What happened: Trubisky’s 2nd interception also came late in the game while he was trying to make a play, although this time the Bears were trailing instead of tied. Tre McBride, Trubisky’s intended target, is open, but Trubisky sails the pass, and the defender behind the play easily intercepts it.

I have zero issues with throwing this pass, the problem is in the accuracy. That will be a repeated issue in several of these plays.

Verdict: Bad throw

Interception #3

Situation: Bears down 7, 6:03 left in the 1st quarter, 1st and 10 from the Bears’ 40 yard line.

What happened: Trubisky’s 1st read on the play is clearly Dontrelle Inman, who he targets here on a curl. Trubisky is staring him down the whole time and releases the ball quickly, before Inman has turned (which is necessary on a timing route like this). Inman turns inside, and Trubisky’s throw looks like he thought Inman was turning the other way. The pass is tipped by Inman, making it an easy interception.

I don’t love this throw into semi-traffic, but if Inman and Trubisky had been on the same page it would have either been a contested catch or incomplete. Trubisky either missed the throw wide or there was a miscommunication. Kudos to the offense for forcing a fumble and getting the Bears the ball back.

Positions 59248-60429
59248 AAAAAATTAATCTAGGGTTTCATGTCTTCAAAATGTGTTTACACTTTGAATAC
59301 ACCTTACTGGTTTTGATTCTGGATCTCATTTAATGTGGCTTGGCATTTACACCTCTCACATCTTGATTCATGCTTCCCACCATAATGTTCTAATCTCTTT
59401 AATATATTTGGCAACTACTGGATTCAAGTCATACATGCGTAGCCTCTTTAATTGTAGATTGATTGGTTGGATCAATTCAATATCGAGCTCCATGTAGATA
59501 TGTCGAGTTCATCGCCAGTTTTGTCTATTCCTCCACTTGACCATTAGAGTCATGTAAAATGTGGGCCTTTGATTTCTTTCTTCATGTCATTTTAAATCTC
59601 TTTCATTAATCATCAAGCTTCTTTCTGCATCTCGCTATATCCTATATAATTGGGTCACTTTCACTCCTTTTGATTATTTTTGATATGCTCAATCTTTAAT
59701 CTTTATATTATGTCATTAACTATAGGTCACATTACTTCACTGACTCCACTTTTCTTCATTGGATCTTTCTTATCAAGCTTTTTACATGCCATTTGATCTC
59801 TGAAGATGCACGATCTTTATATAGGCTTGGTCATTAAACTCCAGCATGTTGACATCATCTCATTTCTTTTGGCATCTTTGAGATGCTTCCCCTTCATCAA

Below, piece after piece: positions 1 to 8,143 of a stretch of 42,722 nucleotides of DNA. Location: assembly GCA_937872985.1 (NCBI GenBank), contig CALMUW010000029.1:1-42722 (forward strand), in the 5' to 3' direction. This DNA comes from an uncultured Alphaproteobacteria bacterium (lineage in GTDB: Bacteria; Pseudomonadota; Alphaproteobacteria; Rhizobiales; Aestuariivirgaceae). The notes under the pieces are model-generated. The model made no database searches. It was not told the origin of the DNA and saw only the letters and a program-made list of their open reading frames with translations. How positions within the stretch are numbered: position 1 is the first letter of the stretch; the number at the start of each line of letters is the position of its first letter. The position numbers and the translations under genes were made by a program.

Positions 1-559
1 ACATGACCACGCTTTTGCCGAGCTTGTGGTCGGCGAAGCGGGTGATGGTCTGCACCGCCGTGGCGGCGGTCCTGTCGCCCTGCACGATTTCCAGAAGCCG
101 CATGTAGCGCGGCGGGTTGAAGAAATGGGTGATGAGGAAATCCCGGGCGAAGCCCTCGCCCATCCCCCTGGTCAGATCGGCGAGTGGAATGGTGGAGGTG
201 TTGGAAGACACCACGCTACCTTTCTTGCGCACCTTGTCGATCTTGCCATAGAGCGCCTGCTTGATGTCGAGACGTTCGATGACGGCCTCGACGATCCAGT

Verdict: Miscommunication/bad throw

Interception #4

Situation: Bears down 28, 2:22 left in the 4th quarter, 1st and 10 from the Eagles’ 32 yard line.

What happened: Trubisky moves around in the pocket under pressure before attempting a throw to Markus Wheaton. Due to the pressure, the ball comes out a split second later than it should, and Trubisky doesn’t have a chance to set his feet and step into it, which puts the throw behind the target for an easy interception.

Wheaton was more open a half second before this pass got thrown, but an accurate pass here is either caught or incomplete at worst. This is solely on poor accuracy by Trubisky, the second time we’ve seen that on an interception.

Verdict: Bad throw

Interception #5

Situation: Bears down 10, 14:22 left in the 3rd quarter, 2nd and 8 at the Bears’ 22 yard line.

What happened: Rolling left, Trubisky sails a pass to a wide open Kendall Wright. The ball flies over his head right to the waiting defensive back.

Throwing across your body on the run is the hardest thing for a quarterback to do, but you have to miss anywhere but long in this case. Again we see accuracy issues plaguing Trubisky.

Verdict: Bad throw

Interception #6

Situation: Bears down 17, 13:40 left in 4th quarter, 3rd and goal from the 5.

What happened: Trubisky tries to get a pass to Dontrelle Inman in the back of the end zone, but ends up throwing it right to a waiting defensive back in front of him. I’m guessing Trubisky simply didn’t realize the safety was there. This is a throw you absolutely cannot make.

Verdict: Bad decision

Interception #7

Situation: Bears down 10, 0:34 left in the 4th quarter, 1st and 10 from the Lions’ 25 yard line.